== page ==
Jane Wilson-Howarth

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Birds of Kathmandu

Tuesday, 06 February 2018
On first arrival in Kathmandu the impression is of rubbish, polluted air and a miasma of dust from broken roads and reconstruction (following the earthquakes nearly three years ago). Yet a lot of wildlife lives in the Valley along with the burgeoning human population.
Those of you who know me are familiar with my passion for creatures large and small and I’ve been observing the birds that visit our flat in Patan.
The most obvious are the House Crows – a noisy greedy lot who were the first to catch on to the fact I put out food scraps on our second-floor terrace. Now they are there on our ‘bird table’ so quickly that often they’ve grabbed a mouthful and flown off even before I’ve walked back into the kitchen. One individual, distinguishable by an errant feather sticking out of her left wing, likes dunking her food – softening it in the water I also put out for the birds. None of the other local crows dunk.
Some weeks after the crows clocked the new food source, ‘London’ pigeons arrived, and surprisingly they usually scare off the larger crows, even if they often lose out to sparrows (we have both house and tree sparrows here) while they are distracted by thoughts of sex. Pigeons (aka Rock Doves) are such a randy lot!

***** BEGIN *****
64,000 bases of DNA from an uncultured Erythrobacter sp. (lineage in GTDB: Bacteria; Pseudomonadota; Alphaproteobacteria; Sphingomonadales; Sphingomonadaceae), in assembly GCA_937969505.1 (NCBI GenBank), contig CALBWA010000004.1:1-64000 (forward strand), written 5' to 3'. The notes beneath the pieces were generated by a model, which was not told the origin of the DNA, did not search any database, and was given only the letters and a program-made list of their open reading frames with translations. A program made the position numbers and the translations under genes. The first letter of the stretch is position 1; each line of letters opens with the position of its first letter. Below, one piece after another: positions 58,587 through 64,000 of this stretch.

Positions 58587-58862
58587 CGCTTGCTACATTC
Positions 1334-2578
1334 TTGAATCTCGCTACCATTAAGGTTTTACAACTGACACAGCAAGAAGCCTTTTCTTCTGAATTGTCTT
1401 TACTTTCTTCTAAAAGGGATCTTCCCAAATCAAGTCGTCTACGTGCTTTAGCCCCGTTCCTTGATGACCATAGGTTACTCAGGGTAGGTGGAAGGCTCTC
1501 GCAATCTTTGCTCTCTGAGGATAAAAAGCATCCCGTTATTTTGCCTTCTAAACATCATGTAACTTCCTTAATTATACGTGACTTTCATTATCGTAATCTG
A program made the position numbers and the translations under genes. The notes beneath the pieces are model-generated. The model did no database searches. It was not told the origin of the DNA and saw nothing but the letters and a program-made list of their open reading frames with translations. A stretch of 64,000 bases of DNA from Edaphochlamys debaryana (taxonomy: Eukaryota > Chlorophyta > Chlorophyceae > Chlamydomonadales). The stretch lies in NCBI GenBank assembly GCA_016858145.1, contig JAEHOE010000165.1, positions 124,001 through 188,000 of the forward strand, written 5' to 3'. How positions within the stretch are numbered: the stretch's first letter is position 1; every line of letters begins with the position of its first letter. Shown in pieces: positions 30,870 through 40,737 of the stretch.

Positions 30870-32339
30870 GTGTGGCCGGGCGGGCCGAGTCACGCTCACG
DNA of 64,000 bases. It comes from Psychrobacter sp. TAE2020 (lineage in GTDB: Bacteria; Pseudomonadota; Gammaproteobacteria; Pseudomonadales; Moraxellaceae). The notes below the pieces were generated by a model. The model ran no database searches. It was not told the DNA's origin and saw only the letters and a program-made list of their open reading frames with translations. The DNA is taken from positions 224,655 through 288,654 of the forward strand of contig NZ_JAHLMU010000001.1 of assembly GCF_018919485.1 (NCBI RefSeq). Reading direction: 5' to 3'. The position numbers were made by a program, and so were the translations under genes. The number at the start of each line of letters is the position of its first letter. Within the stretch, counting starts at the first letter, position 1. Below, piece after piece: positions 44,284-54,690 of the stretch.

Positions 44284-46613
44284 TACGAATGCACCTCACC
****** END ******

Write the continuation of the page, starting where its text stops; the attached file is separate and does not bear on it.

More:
That reminds me that the word for prostitute in Nepali – and I think Hindi – is randi. Surely that must have come into British English slang via the Army or other British expats last millennium.
My favourite avian visitors by far though are the bulbuls. Their call makes me think they are saying look at me look at me as they regard the world from the top of a convenient tree or electricity post. We seem to have eight bulbuls locally who – until this morning – always seemed to fly around in groups of four, but this morning all eight were perched on a huge stately monkey puzzle tree, looking like decorations on a Christmas tree. Then as I watched, something told them all to take to the air simultaneously then land back on the same tree, in different positions – a change of pecking order, perhaps.
The local species of bulbul is the red-vented, named because their nether regions – in both sexes – are decorated with striking scarlet feathers. Like all bulbuls, they also have erectile crest feathers. I’m still trying to decipher what crest down or crest up means. Certainly the first of the eight to arrive at our ‘bird table’ is often crest-down until it has decided it is safe to eat.
 
House Crow, Corvus splendens
 
Male Tree Sparrows, Passer montanus
 
Red-vented bulbuls, Pyncnonotus cafer, with crests up
 
Shrikes are about and shout their presence but don't deign to come close



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